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Ashiana Sheffield: Securing Safe Futures & Freedom

by Now Then Sheffield
864 1580137018

Ashiana Sheffield has been working for over 30 years to provide high-quality, accessible services, tailored to meet the needs of women who have experienced or are at risk of experiencing violence and abuse.

We chatted to their Training & Development Officer, Evie Muir, to find out more about their incredibly important work.

Can you tell us a bit about the work that Ashiana Sheffield does?

We work with Black, Asian, Minority Ethnic and Refugee (BAMER) adults and children fleeing domestic and sexual abuse, including forced marriage, human trafficking, female genital mutilation and 'honour'-based violence. While our head offices and Domestic Abuse team are based in Sheffield, we provide outreach support within our Human Trafficking and Modern Slavery team across the north of England. We also have refuge spaces and support women with No Recourse to Public Funds (NRPF). We provide one-to-one practical and emotional support, advocacy support, liaison with services, and host groups, events and activities.

How does the work you do support the specific needs of BAMER women?

We recognise that BAMER women experience abuse differently. Sheffield is actually estimated to have higher rates of domestic abuse, based on a number of social factors including a high BAMER community. Whilst multiculturalism is amazing, this may be due to; interpersonal and cultural norms, insecure immigration status, language barriers, disenfranchisement and institutional racism, accounting for why it takes BAMER women 1.5x longer to access support - something we often see the psychological effects of in our clients.

At the core of our work, we ensure that we come from a non-judgemental position of belief, prioritising clients' physical and emotional safety. We also apply a trauma-informed, intersectional approach to our practice. As Audre Lorde states, "There is no such thing as a single-issue struggle, because we do not live single-issue lives." We recognise that people's multiple identities influence a person's experience of abuse and impact their ability to access support.

How is the current political climate affecting the people you work with?

It's a turbulent and uncertain time. The 'hostile environment' [Home Office policy] has seen negative attitudes towards migrant communities soar.

One way we see this translated most visibly is regarding clients' immigration status. Often extortionate fees need paying in order for people to obtain secure status. A lack of status means no access to work, housing and free healthcare and, due to cutbacks and increased fees, accessing legal aid may be systematically impossible. This creates a vacuum whereby immigration status can be used as a tool for abuse by clients' partners and families, but we are yet to see this highlighted in the upcoming and highly-anticipated Domestic Abuse Bill.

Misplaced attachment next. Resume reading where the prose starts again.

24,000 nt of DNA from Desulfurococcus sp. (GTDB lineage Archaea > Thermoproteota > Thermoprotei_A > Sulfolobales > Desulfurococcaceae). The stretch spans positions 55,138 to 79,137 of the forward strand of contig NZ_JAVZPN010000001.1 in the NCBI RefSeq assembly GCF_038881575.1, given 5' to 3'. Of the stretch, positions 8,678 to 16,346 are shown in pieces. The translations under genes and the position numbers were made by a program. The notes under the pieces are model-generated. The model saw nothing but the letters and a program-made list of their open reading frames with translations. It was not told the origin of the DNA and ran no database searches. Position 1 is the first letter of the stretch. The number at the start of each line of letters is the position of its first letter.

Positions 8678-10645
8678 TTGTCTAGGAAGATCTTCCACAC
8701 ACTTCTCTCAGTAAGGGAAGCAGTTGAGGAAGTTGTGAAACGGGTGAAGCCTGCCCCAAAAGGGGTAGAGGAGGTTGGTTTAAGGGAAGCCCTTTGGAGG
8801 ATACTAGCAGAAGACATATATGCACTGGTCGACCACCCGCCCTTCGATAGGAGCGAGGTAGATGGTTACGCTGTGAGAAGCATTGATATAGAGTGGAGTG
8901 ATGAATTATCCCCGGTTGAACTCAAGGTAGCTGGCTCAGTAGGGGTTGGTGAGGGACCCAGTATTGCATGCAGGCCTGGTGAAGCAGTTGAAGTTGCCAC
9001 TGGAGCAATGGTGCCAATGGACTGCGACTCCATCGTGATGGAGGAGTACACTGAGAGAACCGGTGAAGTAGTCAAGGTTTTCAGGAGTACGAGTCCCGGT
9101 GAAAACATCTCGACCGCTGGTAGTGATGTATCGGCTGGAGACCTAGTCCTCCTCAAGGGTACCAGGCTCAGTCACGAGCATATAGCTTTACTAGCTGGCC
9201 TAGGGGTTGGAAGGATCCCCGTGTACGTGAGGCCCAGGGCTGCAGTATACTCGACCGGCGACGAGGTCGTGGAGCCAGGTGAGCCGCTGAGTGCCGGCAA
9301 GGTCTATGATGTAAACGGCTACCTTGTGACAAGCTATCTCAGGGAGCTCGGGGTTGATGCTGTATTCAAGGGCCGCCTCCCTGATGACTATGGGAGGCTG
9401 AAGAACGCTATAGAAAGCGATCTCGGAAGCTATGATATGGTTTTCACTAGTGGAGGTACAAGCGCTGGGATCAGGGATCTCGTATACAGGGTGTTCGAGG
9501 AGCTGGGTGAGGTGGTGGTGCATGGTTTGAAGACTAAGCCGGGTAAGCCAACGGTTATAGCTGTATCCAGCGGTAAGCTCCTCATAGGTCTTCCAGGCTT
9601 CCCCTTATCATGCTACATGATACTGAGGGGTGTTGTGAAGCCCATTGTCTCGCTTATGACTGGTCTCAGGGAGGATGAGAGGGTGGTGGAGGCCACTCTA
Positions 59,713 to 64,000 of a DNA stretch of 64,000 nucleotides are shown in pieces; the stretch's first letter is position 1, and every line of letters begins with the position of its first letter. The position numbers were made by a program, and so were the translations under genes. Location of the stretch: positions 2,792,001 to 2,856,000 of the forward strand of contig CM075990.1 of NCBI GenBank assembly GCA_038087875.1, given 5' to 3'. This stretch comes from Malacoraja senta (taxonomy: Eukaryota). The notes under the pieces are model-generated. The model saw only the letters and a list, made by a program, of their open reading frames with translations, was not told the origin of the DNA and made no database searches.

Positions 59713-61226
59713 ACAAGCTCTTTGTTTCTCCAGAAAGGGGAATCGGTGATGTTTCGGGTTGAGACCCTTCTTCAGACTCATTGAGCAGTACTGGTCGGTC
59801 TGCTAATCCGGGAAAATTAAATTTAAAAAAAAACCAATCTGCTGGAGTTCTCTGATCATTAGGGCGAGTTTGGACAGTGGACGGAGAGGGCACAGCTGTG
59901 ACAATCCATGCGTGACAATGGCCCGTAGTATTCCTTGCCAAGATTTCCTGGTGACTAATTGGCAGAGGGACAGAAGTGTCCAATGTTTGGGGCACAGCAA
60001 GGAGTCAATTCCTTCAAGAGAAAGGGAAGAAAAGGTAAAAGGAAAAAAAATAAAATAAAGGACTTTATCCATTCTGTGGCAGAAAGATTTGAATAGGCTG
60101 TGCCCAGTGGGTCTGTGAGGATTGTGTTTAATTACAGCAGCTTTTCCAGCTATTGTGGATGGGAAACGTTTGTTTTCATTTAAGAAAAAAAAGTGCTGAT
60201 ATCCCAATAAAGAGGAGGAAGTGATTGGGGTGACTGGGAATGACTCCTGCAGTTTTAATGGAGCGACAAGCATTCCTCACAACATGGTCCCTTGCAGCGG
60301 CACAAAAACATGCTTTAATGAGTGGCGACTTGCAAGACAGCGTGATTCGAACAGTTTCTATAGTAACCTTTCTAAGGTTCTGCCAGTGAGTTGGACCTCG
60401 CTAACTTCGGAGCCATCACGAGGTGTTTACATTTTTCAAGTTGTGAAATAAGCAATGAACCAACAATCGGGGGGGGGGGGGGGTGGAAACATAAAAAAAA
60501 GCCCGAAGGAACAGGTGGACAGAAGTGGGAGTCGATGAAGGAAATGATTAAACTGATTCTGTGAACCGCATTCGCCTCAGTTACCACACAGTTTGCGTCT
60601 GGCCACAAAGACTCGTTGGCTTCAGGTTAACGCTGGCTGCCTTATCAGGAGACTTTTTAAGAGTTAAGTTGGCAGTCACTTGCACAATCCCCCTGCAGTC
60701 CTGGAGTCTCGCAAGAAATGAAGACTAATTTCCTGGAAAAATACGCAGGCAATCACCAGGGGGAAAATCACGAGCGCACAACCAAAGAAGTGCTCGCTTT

There's a concern that BAMER women's needs are not sufficiently represented and that the bill doesn't address cuts to services. The recommendations in this bill will surely impact how our clients experience domestic abuse services.

You've got an event coming up at SheFest in March. What is it about and why is it important?

We're hosting an event called 'Ashiana in Conversation with: Pragna Patel.' Pragna is the founder of Southall Black Sisters, who have been at the forefront of challenging domestic and gender-related violence for decades.

Our event will see two of Britain's leading BAMER organisations examine the intersection between gender, ethnicity and immigration status in the context of domestic abuse, providing a safe platform for the discussion of topics that are often marginalised from mainstream feminist discourse.

Our event is in celebration of International Women's Day in partnership with SheFest 2020. It's exciting to be part of a terrific programme of feminist events and we're committed to using this platform to amplify the voices of BAMER communities, ensuring the women we support are seen, heard and represented.

Find out more about Ashiana on their website, Facebook & Twitter.

Flick Jackson

Evie Muir is a sociologist, domestic abuse specialist and intersectional feminist who specialises in BAMER women's experiences of gender-based-violence. Within Ashiana, Evie's role as a Training and Development Officer as part of the Advocacy team provides her with the platform to advocate for BAMER women and facilitate the amplification of marginalised community's voices. For more information, partnerships or support, contact e.muir@ashianasheffield.org or 0114 255 5740.

by Now Then Sheffield

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